The woman kept cleaning. First she cleaned the filters so water could flow through and down the rock embankment into the fish pond. Then Joyce cleaned leaves, soured algae and threw the black muddy muck into a nearby dirty bucket. "Whew," she occasionally sighed as she wiped her brow. "I'm hot." All the while, Joyce wondered how she could afford to purchase Christmas presents this year.
Joyce was a single mother who tried to make ends meet by working a day job. After paying bills, she had little money left to buy Christmas gifts this year. The pond she was cleaning was at her parents' home. The pond was filled with dried twigs, soggy leaves and other debris that seem to fall and gather during autumn. Her parents usually paid to have someone clean, rearrange the rocks and refill the pond, but Joyce liked working at landscaping and took it on herself to do the job.
The next day, after work, Joyce came in carrying a big, gold brocaded bow she had made. The woman was talented at crafts. The bow was one you could use to place on a wreath or among a trail of green garland -- a gigantic one. "Mom," Joyce said, "here's a bow for your annual wreath upstairs." Her parents always hung one above the curved window on the second floor. Mom, Lelia, had to admit the old red bow was getting rather shabby, but nevertheless she would have used it again.
During a usual conversation, Joyce hesitatingly told Lelia that she doubted she would be able to get them much of a gift for Christmas. She had to spend what funds she had on her children. But still she asked her mother to name something she and her dad wanted. You could tell she felt uncomfortable. Lelia could have cared less if her grown children ever stressed themselves over a gift for their parents. Realizing how Joyce must feel Lelia looked out at the pond, now immaculately clean, and the carefully rearranged rocks the water cascaded over before continuing downstream. She thought of the hours of labor Joyce had given to make visible the colorful oversized fish hidden under the leaves. Joyce even placed a pond screen on top of the water. This was so an owl that had taken up residence on the property would not steal the overfed fish again this winter. Joyce had definitely done a professional and time-consuming job.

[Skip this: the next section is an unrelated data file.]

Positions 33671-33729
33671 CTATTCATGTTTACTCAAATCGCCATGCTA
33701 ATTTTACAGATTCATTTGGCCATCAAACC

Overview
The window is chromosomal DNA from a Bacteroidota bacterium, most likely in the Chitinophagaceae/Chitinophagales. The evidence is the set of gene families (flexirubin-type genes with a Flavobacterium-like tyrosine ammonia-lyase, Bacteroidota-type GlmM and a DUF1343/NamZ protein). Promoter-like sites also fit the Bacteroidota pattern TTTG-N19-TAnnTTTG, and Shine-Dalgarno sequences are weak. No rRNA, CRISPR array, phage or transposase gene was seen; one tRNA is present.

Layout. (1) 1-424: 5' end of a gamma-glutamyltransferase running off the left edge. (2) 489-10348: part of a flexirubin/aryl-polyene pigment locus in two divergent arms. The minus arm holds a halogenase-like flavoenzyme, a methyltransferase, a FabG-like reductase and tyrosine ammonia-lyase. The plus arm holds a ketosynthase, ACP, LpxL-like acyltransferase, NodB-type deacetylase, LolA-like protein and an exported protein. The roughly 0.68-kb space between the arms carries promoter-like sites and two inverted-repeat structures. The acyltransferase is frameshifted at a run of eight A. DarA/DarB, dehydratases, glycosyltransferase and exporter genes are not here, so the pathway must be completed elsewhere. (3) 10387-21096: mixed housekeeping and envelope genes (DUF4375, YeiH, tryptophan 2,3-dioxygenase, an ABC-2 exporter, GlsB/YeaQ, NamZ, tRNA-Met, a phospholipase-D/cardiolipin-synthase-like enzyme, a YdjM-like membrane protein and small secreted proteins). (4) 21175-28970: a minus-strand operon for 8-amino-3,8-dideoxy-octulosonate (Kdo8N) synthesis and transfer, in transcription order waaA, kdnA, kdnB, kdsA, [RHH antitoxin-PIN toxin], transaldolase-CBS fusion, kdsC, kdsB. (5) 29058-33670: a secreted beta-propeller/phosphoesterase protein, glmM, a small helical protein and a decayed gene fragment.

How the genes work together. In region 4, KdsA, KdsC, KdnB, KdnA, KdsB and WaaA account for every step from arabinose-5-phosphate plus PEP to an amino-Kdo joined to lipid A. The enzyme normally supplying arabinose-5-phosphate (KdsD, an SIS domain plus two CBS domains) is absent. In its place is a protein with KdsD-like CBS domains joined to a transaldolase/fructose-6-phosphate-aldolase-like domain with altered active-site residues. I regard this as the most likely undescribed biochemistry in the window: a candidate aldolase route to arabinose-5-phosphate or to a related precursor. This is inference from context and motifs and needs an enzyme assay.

Then Lelia glanced at the dining room table and the beautiful huge gold bow that Joyce had given to them as a spur-of-the-moment idea. "Joyce, what more would I want than what you've already given? We would have needed to pay a professional to revamp the pond, and I badly needed a new bow for the upstairs window." Joyce had contributed what she did without it having crossed her mind that the work she had performed could be considered a Christmas gift. She had done it from the heart to help out and show her love.
Isn't helping out and demonstrating love what Christmas gifts are all about?
There is no shortage of ways one can give without spending a lot of money. Your presence at Christmas dinner or inviting someone to your home for a meal can be a gift to someone. Offering to shop for another, wrapping gifts, baby-sitting for overwhelmed parents, cleaning a house, writing letters, visiting the sick and lonely and sending cards are all gifts you can present that are free.
They are the greatest presents of all: gifts of yourself and your time.
"There is no greater gift than to lay down your life for a friend." When you give what's a coveted part of your existence, especially your time nowadays, you are laying down a part of your life for someone else.
Ellen Shuck holds degrees in psychology, religious education and spiritual direction and provides spiritual direction to people at her office.